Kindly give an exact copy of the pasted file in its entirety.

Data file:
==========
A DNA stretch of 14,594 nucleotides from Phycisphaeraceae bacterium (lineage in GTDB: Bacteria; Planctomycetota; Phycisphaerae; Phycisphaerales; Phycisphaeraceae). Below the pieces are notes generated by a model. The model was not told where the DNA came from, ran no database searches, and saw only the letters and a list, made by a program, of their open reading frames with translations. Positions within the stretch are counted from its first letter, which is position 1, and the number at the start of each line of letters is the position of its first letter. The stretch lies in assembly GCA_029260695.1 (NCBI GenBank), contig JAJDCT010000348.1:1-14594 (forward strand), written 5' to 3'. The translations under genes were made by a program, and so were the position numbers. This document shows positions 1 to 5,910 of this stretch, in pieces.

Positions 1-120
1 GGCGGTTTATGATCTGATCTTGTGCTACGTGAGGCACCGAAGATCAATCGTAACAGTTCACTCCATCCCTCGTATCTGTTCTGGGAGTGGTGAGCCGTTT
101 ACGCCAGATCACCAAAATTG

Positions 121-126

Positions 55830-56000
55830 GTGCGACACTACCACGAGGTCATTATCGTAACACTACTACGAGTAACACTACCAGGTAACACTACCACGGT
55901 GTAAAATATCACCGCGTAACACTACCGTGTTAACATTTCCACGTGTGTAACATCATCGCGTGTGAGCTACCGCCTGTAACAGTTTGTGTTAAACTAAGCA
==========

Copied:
A DNA stretch of 14,594 nucleotides from Phycisphaeraceae bacterium (lineage in GTDB: Bacteria; Planctomycetota; Phycisphaerae; Phycisphaerales; Phycisphaeraceae). Below the pieces are notes generated by a model. The model was not told where the DNA came from, ran no database searches, and saw only the letters and a list, made by a program, of their open reading frames with translations. Positions within the stretch are counted from its first letter, which is position 1, and the number at the start of each line of letters is the position of its first letter. The stretch lies in assembly GCA_029260695.1 (NCBI GenBank), contig JAJDCT010000348.1:1-14594 (forward strand), written 5' to 3'. The translations under genes were made by a program, and so were the position numbers. This document shows positions 1 to 5,910 of this stretch, in pieces.

Positions 1-120
1 GGCGGTTTATGATCTGATCTTGTGCTACGTGAGGCACCGAAGATCAATCGTAACAGTTCACTCCATCCCTCGTATCTGTTCTGGGAGTGGTGAGCCGTTT
101 ACGCCAGATCACCAAAATTG

Positions 121-126

Positions 55830-56000
55830 GTGCGACACTACCACGAGGTCATTATCGTAACACTACTACGAGTAACACTACCAGGTAACACTACCACGGT
55901 GTAAAATATCACCGCGTAACACTACCGTGTTAACATTTCCACGTGTGTAACATCATCGCGTGTGAGCTACCGCCTGTAACAGTTTGTGTTAAACTAAGCA